Did the Milwaukee Bucks go all-in? Or did they trust themselves to run it back?
Milwaukee celebrated its first championship in 50 years on Tuesday. The Bucks were led by the franchise star, for whom they went out of their way to keep them. They designed a 19-year-old who had just started playing basketball a few years ago. They developed him and watch him relentlessly attack his career.
Giannis Antetokounmpo was the star they needed.
They added a Detroit second round player in Khris Middleton and watched him become one of the best guards in the league. They added young pieces like Pat Connaughton and Donte DiVincenzo. Brook Lopez left the Lakers and became an important part of their size and defense.
They hired Mike Budenholzer, and immediately everything was different. The team immediately exceeded expectations, becoming number 1 in the East with the best record in the league, only to miss in the conference finals against a fateful Toronto Raptors team (and runaway shootout by Fred VanVleet).
They left it behind. They thrust into the Miami Heat, which was the perfect antithesis to them in every way in the bubble, with no home court – amid strife and turmoil and a global pandemic – and were overthrown.
Giannis was ready for an extension. The pressure was great to fire Budenholzer due to playoff fights in order to adapt and adapt. It was thought that everything could fall apart. So many superstars in Giannis’ possession had taken it easy, got a deal, and enjoyed the advantages of a shiny new town on a coast.
The Bucks took the step.
They swapped everything. Her starting point guard (who was handed out to Milwaukee for two first rounds) and five – FIVE (!!!) – first round picks for Jrue Holiday, who only made one All-Star appearance seven years earlier.
This deal lowers the franchise if the bet doesn’t pay off. When Antetokounmpo looks at it and says, “No, I would prefer it to be easier. I’ll just go to the Warriors. ”The Bucks have sunk completely. You’d have a good squad without a superstar with no debt for half a decade.
They even swung out on the other train to add Bogdan Bogdanovic. This deal was thwarted by either: A) manipulation fees; B) a better deal from the Hawks; or, C) Bogdanovic’s agent who – let’s just say – has an interesting past in the discussions of the free agencies.
Milwaukee Bucks star Giannis Antetokounmpo smiles at a 2016 contract renewal press conference. Copyright: Gary Dineen / NBAE via Getty Images.
But then Giannis did something remarkable.
He signed it. It took him the most money, and most of the years, to stay with the team that designed him, just like how the NBA system was designed.
It was not enough to suppress the conversation completely. Executives still wondered if it would be enough. If they came up short again, what would happen? With the way Superstars passed out of their businesses with their remaining years, who knows?
But here they are, NBA champions. Everything worked out. Even if the team never hits the top again, most teams and their fans would swap five-year draft assets for a title without much thought.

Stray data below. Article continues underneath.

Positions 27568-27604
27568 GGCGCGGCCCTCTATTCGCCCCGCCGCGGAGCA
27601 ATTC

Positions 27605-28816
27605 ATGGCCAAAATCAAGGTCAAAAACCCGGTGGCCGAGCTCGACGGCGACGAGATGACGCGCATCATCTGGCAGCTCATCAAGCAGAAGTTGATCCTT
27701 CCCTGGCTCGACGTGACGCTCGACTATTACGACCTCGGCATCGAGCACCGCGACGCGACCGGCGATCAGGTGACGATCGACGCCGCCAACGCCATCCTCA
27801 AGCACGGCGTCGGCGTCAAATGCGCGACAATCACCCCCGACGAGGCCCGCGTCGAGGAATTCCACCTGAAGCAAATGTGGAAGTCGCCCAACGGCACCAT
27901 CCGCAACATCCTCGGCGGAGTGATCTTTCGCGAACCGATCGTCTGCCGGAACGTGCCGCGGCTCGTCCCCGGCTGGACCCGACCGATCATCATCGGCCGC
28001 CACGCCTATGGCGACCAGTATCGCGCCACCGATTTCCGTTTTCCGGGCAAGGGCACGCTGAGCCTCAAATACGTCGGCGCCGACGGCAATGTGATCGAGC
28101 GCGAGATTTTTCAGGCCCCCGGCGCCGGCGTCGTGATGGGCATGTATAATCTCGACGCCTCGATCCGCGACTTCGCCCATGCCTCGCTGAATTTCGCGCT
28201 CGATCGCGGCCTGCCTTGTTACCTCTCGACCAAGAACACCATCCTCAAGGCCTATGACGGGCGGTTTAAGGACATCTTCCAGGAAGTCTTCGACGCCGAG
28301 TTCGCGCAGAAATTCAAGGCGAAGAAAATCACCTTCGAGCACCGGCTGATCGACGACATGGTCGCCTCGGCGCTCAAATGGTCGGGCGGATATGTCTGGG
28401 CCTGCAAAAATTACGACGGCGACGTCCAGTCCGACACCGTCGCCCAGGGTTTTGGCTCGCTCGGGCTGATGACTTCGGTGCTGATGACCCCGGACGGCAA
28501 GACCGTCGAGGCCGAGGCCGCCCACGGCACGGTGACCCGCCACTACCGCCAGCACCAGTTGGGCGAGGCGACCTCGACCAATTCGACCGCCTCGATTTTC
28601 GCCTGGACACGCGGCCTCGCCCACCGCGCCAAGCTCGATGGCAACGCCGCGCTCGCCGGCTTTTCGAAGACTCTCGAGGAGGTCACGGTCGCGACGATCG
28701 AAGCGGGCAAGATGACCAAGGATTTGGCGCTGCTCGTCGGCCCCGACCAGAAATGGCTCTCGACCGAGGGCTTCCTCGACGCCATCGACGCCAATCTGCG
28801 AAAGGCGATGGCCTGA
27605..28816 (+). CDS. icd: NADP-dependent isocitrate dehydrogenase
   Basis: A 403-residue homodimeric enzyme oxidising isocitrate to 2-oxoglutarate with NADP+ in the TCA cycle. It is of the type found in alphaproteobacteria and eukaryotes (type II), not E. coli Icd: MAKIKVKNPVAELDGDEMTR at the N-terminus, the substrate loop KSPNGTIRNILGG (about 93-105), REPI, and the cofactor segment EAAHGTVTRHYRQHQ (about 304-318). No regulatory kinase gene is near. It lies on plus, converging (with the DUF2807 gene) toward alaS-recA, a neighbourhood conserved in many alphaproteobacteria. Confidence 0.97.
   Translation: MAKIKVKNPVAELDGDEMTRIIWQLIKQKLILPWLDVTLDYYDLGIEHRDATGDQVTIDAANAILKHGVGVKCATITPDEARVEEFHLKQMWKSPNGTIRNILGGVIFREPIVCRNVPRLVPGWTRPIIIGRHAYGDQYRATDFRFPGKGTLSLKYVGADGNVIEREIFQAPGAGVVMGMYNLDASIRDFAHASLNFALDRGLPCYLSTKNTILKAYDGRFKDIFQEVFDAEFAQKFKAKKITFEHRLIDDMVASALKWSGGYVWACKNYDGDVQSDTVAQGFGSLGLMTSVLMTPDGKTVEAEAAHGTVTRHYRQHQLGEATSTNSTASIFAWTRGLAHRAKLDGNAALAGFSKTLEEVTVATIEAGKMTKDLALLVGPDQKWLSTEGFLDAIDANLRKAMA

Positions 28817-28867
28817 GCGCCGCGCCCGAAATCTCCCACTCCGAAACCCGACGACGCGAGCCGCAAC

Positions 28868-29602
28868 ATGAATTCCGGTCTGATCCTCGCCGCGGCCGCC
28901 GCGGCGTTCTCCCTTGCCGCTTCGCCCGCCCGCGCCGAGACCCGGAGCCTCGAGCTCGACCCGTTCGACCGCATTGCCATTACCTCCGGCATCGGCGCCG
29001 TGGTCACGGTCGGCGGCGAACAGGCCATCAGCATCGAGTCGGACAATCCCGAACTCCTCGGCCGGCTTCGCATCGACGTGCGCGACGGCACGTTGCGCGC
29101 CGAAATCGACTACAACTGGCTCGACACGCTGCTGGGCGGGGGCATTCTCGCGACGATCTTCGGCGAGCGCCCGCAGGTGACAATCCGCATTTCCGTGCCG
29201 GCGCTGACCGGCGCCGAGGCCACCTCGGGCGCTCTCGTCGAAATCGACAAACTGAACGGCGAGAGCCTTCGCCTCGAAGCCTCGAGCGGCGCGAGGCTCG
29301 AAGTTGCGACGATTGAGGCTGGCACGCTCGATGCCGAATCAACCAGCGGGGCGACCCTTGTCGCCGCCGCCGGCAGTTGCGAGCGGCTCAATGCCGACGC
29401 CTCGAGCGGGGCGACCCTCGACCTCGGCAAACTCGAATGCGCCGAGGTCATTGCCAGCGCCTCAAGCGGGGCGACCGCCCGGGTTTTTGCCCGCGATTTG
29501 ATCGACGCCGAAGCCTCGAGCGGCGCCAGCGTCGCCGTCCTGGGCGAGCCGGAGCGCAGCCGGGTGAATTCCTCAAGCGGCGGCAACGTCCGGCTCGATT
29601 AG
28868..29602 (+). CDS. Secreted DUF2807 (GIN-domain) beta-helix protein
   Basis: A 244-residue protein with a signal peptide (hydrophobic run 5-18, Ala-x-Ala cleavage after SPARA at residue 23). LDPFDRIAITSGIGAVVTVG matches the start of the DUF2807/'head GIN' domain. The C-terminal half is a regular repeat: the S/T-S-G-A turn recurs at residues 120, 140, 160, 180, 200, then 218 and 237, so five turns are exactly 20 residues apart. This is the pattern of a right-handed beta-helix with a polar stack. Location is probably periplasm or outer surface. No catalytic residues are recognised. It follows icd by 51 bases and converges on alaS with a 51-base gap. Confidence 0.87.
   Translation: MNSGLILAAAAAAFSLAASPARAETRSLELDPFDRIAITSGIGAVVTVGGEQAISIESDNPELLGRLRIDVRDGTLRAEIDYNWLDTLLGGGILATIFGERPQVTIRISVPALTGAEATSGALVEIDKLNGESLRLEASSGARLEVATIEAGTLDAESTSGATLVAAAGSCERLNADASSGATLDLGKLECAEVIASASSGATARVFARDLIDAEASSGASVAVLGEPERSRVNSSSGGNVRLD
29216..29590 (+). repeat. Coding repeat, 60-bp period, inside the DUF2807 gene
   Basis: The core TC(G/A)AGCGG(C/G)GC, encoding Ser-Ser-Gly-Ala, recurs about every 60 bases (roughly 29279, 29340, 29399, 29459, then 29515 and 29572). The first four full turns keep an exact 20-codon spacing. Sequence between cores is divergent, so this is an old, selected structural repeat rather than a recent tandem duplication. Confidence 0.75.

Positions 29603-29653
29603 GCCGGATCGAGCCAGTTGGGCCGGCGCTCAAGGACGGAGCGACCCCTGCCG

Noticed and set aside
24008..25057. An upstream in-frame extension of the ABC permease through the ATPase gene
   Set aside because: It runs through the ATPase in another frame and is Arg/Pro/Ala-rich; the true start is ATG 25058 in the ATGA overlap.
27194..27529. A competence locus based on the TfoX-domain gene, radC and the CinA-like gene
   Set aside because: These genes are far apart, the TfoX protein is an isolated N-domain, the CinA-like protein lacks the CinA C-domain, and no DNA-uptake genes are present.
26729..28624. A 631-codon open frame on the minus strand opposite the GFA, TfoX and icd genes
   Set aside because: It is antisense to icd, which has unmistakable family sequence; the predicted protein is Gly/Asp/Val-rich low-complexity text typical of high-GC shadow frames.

The lesson is of course split in two. You can’t roll it back and you shouldn’t blow it up just because something didn’t work.
The Bucks were largely considered old news going into the playoffs. Antetokounmpos lack of a jumper was too easy to plan in the playoffs. The Bucks shooters could not be trusted and they would always underperform. And Budenholzer was simply not made for the postseason.
Antetokuonmpo has shown something incredible on the free throw front. When you just don’t care about the stress of make-or-miss when you keep an eye on the prize by forcing the defense to foul you, limit their minutes and affect their rotations and give themselves the chance to win equalize on a bad average of 1.0 points per possession … then it doesn’t matter what you look like.
Count to 10 what you want. Say Giannis doesn’t have a pocket to her heart’s content. He’s still one of only two players in NBA history to take a title in Game 6 or 7 with 50 or more points in the NBA Finals. He made his free throws – 16 of 17 to be precise – and won the title.
In a league that in modern times was defined as driving rocket launchers from afar, Giannis’ Game 6 was hammer against iron for the ages. Just bend the sun’s defense blow by blow until it collapsed. It wasn’t a glorious set of moves and fading jumpers. Instead, it was about jumping over the defenders to keep stuffing the ball back into the basket from close range.
Giannis Antetokounmpo didn’t let the game sing for him. He beat the absolute hell out of it until it collapsed.
The Bucks shooters had their usual fights through Game 5 this postseason. On the road, in a 2-2 streak, the most unlikely place it could be, Milwaukee had the largest difference between their actual eFG% and expected eFG% playoff runs on three occasions. They shot out the lights at just the right time. Vacation played a major role in this.
And Budenholzer pressed all the right buttons. He played against the Suns Drop Coverage at the beginning of the series and later switched to a switch-all scheme in the games after the team was tired and desperate. He added Bobby Portis and removed Bryn Forbes when the matchup called for it.
Budenholzer faced 0-2 deficits against Brooklyn; 0-1 against the Falcons; and, 0-2 against the Suns, but came out on the other side. He adjusted his rotations and approaches to counter what was ahead of him.
Ultimately, the title of the Bucks is a beacon for small markets and superstars who are fighting for victory without any advantage. It’s an example for other stars in these cities that if things go well, they can reach the top.
The Bucks are betting on Giannis. Giannis bet on the bucks.
And their tickets were eventually redeemed.
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